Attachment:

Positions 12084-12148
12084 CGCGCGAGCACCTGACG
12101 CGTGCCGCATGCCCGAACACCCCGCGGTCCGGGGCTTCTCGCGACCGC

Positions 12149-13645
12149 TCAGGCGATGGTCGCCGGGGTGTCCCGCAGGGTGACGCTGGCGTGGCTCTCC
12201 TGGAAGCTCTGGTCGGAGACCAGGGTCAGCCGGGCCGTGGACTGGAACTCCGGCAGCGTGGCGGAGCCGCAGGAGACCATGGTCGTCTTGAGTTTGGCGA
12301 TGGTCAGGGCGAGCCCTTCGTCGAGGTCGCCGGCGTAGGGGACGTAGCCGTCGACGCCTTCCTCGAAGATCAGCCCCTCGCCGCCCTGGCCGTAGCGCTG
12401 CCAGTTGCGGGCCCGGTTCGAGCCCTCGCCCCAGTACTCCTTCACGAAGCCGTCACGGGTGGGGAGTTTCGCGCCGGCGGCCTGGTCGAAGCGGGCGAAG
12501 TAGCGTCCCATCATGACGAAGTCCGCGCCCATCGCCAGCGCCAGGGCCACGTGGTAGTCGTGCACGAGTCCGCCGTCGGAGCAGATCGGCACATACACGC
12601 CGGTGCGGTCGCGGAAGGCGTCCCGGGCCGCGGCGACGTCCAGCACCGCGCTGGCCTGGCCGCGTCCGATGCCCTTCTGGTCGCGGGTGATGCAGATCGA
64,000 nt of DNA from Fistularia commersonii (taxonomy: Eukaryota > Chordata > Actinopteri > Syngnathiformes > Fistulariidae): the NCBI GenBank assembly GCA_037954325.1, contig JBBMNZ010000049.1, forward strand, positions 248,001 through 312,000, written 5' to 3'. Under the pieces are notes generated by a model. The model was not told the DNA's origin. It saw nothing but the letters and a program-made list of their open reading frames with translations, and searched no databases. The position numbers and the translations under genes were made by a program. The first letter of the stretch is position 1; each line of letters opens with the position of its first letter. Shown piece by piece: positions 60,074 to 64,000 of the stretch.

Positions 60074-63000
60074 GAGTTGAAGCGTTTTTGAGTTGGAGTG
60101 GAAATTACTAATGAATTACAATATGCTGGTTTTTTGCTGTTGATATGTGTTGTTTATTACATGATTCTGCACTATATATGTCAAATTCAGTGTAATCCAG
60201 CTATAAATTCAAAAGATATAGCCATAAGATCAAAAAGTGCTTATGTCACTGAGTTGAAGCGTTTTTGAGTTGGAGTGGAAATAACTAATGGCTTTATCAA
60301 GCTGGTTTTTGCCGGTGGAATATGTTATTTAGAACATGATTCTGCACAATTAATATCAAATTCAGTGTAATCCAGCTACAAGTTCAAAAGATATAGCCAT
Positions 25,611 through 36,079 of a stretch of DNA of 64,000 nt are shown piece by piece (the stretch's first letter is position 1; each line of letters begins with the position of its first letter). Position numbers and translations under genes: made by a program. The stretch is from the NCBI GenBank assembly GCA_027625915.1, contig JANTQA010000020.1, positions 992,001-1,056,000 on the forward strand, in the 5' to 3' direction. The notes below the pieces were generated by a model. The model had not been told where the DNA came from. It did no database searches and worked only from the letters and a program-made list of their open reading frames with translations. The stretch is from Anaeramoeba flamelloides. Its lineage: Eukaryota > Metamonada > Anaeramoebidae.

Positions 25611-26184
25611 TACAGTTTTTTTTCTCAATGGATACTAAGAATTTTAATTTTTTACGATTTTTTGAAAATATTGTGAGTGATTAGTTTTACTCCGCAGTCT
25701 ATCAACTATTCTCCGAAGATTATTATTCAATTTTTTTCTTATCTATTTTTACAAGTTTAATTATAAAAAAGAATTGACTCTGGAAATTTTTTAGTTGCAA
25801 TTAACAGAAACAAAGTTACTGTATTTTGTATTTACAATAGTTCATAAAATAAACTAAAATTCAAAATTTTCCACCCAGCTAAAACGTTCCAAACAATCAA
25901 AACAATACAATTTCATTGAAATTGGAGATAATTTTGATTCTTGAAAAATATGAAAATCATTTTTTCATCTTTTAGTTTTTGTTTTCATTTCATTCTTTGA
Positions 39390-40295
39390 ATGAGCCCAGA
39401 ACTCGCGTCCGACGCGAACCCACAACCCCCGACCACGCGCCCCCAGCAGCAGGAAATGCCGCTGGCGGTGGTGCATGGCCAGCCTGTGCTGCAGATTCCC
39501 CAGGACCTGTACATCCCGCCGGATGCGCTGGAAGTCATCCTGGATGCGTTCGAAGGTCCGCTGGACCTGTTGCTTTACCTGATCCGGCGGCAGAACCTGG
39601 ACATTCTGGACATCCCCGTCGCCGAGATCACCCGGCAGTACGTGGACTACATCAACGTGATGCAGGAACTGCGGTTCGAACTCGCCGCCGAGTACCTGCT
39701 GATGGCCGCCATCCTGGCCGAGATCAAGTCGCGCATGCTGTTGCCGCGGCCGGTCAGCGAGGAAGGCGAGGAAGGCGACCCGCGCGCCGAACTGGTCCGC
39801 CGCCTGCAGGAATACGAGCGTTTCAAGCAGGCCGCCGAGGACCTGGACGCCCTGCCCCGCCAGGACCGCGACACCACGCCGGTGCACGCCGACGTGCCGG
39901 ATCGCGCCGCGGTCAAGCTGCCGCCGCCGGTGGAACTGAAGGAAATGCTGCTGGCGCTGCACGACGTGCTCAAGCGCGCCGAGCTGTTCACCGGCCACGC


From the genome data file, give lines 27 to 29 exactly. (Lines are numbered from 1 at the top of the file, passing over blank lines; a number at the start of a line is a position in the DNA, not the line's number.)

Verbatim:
39601 ACATTCTGGACATCCCCGTCGCCGAGATCACCCGGCAGTACGTGGACTACATCAACGTGATGCAGGAACTGCGGTTCGAACTCGCCGCCGAGTACCTGCT
39701 GATGGCCGCCATCCTGGCCGAGATCAAGTCGCGCATGCTGTTGCCGCGGCCGGTCAGCGAGGAAGGCGAGGAAGGCGACCCGCGCGCCGAACTGGTCCGC
39801 CGCCTGCAGGAATACGAGCGTTTCAAGCAGGCCGCCGAGGACCTGGACGCCCTGCCCCGCCAGGACCGCGACACCACGCCGGTGCACGCCGACGTGCCGG